I go look out upon the Channel and remark that looks exceeding rough, and that I confide we should wait and see does it go become calmer shortly.
Docket says somewhat tart that 'tis only a Channel crossing, she dares says that provid’d she may lye down she will contrive to bear the ordeal.
I say that I am in some concern for myself, sure I am a reasonable good sailor but indeed the Channel crossing is entire not’d for its great turbulence.
Docket snorts; but indeed I should prefer to cross in smoother weather.
Sandy says that if wind and tide are adverse, ships will not put out anyway. He will go down to the harbour and see what the state of affairs is, and is like to suppose that there may be those about the place that have a weather-eye and can tell whether 'twill improve very shortly.
He returns in due course and says, cannot contrive to a crossing today, but the morrow, tho’ may be somewhat of a blow, will be a cutter or two sets out for Dover.
Well, says I, let us see does this fine inn that has provid’d us a fine parlour to sit in, also have bedchambers so that we may stay the night.
And indeed, I confide that the colour of our gold is entire acceptable to 'em, and we are provid’d two fine bedchambers and a dressing-room and may also have the parlour.
Sure I find myself in somewhat of a fret now that we are so near home and yet may not at once proceed upon our journey, and go look out of the windows that the rain goes lash against, and sigh a little.
And Sandy looks somewhat agitat’d, and then I say, even did we attain to Dover, should have to spend a night there I daresay, tho’ I confide that there will be some coach can convey us to Town without we delay yet another day.
I take an opportunity to ask Sophy as discreet as maybe how Docket does, to which Sophy responds that she bears up very well, does not go conceal any breathlessness or such, is in good spirits as much as one may be while traveling in a foreign land.
So I think do weather and tide favour we may depart the morrow.
As we go to bed the e’en and I am about to blow out the candle, Sandy says in sombre tones that he supposes 'twould ill befit a philosopher not to return with us, or to leave us once we reach Town –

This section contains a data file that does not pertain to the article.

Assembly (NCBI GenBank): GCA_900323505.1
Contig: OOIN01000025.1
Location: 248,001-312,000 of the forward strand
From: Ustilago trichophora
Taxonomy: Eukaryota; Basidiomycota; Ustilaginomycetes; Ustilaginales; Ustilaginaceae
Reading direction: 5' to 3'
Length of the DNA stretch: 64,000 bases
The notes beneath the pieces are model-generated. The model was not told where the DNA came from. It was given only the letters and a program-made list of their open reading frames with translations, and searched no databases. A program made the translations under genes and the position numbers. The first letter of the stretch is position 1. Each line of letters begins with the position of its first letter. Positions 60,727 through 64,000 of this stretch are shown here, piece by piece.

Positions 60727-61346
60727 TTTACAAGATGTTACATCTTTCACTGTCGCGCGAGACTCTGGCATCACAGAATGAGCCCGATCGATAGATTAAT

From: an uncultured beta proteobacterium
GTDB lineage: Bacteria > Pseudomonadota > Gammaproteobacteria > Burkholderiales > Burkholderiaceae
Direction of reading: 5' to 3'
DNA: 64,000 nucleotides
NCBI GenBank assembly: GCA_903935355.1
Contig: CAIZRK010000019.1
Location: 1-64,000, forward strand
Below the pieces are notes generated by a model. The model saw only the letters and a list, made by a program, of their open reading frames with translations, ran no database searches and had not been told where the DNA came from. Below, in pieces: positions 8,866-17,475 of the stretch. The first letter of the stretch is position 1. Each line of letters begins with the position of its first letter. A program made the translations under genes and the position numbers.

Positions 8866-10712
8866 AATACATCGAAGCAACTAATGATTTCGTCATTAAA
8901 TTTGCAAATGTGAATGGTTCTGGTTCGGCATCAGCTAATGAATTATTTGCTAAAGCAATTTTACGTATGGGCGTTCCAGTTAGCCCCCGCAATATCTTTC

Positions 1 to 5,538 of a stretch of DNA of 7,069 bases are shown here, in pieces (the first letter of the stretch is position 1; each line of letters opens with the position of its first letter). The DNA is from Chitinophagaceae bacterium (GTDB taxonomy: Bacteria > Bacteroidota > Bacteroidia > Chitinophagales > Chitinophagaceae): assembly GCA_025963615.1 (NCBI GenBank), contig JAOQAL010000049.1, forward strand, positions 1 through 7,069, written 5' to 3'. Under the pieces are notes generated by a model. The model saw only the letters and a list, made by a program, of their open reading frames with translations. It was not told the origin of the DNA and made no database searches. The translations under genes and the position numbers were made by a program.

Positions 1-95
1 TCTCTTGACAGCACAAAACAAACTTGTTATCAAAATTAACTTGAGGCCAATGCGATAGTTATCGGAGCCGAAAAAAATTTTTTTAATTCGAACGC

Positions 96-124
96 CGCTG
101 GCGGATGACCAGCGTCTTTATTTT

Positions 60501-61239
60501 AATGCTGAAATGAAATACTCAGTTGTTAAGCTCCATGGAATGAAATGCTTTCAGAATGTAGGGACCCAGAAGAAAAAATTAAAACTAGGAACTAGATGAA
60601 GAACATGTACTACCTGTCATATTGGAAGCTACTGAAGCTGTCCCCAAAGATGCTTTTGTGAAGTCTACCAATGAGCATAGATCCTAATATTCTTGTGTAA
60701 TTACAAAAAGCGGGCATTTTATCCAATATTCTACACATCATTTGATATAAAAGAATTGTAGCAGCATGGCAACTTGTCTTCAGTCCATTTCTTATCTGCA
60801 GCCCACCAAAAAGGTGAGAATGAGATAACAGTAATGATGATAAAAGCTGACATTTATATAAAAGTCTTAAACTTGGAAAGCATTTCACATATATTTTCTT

Indeed 'twould, says I, I do not think you a coward.
I will confess, I am faint at heart at the thought of returning.
Poo, says I, sure 'twill be quite the return of the prodigal, and I confide that Seraphine has many fine receipts for fatt’d calf -
- but I see the expression upon his face and say, sure I am a silly creature that speaks all mirth and no matter, but I am entire like to think you will be welcome.
Why, he says, with an endeavour to look more chearfull, I daresay 'twill count in my favour that I bring back the lost treasure of all hearts in R- House.
I say very firm that I should desire a good night’s rest afore crossing the Channel, and blow out the candle.
But as I lye down a hand creeps take mine and Sandy says, you would still be my friend, should – ?
I squeeze his hand and say, I would still be your friend, whatever comes.
And the morn the weather is not so severe, tho’ 'tis still windy, and we go board for the crossing.
'Tis still very rough, and I draw a veil over the voyage.
Indeed we are in no inclination to quite immediate seek out the next London coach once we are arriv’d at Dover but go find a good inn where we may put Docket, that protests somewhat, to bed with her drops and then go drink a deal of tea, with a little brandy to’t, in the parlour we have bespoke. We have also took the thought that 'tis time to cease the masquerade of matrimony, for there are those may recognize one or other of us and go create scandal.
After we have somewhat recover’d, and Sandy no longer looks green, he says he will go walk to the coaching station – for a little fresh air, provid’d 'tis combin’d with ground that stays steady beneath his feet, would be entire sanitive – and discover when the coaches depart and if necessary reserve places.
Are you sure, my dear? He nods, and leaves.
I go have Sophy take off my travelling garments, brush out my hair, wipe my face with aromatick water &C, and consider that I should see about the matter of dinner, for the thought of food is no longer a thing I am unable contemplate.
Returns Sandy to say, took the thought that we might hire a private conveyance and has bespoke one that will come take us up from here the morn.
'Tis an excellent notion, says I, let us be as comfortable and expeditious as we may now we are in our native land.